Going Towards Adaption, Integration, and Co-Creation: A Conclusion to Developing Creative Problem Solving Skills in Higher Education

Going Towards Adaption, Integration, and Co-Creation: A Conclusion to Developing Creative Problem Solving Skills in Higher Education

Chunfang Zhou (Aalborg University, Denmark)
DOI: 10.4018/978-1-5225-0643-0.ch024
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Abstract

As a response to the growing challenges brought about by complexity in professional practice, the collection of chapters in this volume guides an intellectual journey through the various theoretical perspectives, research methods and pedagogical models with a focus on developing creative problem solving skills in higher education. Based on an overview of topics in this volume, this chapter aims to draw a conclusion about future research directions from present contributions. It could be an extended journey with the intention of helping the audience to locate the ideas presented in this volume within a framework constructed by the three main themes of adaption, integration and co-creation. This lays a stepping-stone in paving the way of pedagogical development and research prospects.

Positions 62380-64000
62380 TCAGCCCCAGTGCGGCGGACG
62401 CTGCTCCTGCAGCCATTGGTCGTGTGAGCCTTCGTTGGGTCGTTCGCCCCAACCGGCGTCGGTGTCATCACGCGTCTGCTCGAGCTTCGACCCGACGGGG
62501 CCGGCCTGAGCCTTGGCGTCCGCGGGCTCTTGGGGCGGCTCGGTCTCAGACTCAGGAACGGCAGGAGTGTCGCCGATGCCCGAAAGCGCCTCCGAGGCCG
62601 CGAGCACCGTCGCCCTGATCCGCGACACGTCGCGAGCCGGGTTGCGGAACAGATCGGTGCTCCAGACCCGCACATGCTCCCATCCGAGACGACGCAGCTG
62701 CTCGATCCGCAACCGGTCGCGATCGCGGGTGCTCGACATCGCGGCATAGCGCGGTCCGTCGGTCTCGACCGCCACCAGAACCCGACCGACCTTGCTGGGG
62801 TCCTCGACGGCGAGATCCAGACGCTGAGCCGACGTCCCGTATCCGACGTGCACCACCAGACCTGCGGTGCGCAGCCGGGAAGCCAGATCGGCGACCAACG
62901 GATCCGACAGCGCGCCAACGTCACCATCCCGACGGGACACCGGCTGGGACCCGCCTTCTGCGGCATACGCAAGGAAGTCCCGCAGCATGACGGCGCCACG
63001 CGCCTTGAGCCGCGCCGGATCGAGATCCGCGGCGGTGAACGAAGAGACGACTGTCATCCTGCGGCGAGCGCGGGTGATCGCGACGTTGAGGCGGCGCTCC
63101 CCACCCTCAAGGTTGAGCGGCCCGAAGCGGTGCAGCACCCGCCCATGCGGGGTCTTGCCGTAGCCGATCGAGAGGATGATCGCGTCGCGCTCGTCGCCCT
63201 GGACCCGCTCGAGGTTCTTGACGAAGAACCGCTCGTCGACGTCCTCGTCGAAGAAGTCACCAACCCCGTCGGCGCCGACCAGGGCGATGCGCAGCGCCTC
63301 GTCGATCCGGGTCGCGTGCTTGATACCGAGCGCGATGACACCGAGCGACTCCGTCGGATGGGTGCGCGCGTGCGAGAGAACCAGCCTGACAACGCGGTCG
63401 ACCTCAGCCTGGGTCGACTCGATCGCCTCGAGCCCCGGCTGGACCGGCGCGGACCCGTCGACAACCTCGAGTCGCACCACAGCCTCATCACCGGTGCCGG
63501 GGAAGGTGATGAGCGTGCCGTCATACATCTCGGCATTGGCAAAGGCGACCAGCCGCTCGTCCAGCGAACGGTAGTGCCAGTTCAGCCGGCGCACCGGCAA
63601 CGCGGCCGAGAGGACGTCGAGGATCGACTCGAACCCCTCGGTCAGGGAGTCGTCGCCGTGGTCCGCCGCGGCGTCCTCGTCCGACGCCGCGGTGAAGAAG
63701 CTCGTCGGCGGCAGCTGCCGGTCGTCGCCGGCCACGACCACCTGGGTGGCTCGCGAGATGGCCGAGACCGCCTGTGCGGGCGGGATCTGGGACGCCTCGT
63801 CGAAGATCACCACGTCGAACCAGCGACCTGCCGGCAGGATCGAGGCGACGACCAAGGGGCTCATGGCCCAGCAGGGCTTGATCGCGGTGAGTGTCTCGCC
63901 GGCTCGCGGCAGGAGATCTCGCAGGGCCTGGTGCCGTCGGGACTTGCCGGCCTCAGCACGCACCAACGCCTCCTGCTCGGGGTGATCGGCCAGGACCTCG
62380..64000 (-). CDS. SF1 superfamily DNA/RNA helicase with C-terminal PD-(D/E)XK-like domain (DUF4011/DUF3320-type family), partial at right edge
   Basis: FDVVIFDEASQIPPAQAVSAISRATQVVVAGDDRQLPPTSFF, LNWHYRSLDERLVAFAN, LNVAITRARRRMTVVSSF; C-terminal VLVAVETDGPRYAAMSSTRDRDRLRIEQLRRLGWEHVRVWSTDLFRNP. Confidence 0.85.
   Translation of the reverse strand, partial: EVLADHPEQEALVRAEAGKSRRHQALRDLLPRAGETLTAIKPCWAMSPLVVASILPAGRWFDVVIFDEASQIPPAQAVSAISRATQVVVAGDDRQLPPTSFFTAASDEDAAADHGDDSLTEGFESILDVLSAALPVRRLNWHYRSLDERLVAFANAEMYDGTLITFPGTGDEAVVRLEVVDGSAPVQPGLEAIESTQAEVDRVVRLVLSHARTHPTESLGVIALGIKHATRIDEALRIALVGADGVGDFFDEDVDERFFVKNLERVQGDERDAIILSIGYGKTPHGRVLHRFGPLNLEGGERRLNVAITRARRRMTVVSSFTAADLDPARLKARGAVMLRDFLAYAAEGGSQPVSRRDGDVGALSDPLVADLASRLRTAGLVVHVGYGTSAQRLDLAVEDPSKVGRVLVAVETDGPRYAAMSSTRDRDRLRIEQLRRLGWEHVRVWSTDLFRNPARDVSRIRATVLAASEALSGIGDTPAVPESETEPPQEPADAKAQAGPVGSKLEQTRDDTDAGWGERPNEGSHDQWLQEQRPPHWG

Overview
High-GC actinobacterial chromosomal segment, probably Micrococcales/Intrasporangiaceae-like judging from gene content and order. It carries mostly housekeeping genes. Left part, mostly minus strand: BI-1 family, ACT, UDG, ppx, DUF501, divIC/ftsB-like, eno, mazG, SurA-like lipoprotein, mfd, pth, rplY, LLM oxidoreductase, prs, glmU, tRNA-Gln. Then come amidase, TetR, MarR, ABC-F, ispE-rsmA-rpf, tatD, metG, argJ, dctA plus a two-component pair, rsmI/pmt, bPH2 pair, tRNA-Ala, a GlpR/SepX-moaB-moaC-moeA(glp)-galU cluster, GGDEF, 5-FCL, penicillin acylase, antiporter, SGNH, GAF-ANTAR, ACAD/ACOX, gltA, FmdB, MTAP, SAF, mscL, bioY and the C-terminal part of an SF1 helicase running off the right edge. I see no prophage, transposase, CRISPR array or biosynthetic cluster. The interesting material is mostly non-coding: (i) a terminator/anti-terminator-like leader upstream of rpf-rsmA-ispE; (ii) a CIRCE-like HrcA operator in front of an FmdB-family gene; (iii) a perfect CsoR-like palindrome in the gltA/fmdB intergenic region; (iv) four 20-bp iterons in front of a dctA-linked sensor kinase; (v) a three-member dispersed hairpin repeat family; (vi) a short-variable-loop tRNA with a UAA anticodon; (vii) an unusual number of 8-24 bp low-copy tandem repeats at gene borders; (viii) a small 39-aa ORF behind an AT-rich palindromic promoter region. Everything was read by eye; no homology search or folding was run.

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Adaption

The term ‘adaption’ has been very much discussed in relation to the adaption-innovation inventory developed by Kirton (1976, 1982, 1994). Adaptors and innovators are two creative styles, but are equally creative. The adaptors choose to do things better, while innovators choose to do things differently. Adaptors operate within a structured system associated with sufficiency of originality, efficiency, and rule-group conformity, whereas innovators break away from such an existing structured system and show great interest in originality of ideas and less concern with efficiency and rule-group conformity (Ee & Tan, 2009). Furthermore, Kirton (1994) suggested that adaptors are likely to improve on the existing structure and favor staying in groups, maintaining cohesion by following the accepted ways, and solving problems in a disciplined, methodical, and predictable manner, while innovators are risk takers and are likely to generate innovative yet practical ideas, thus altering the existing paradigm (Ee & Tan, 2009).

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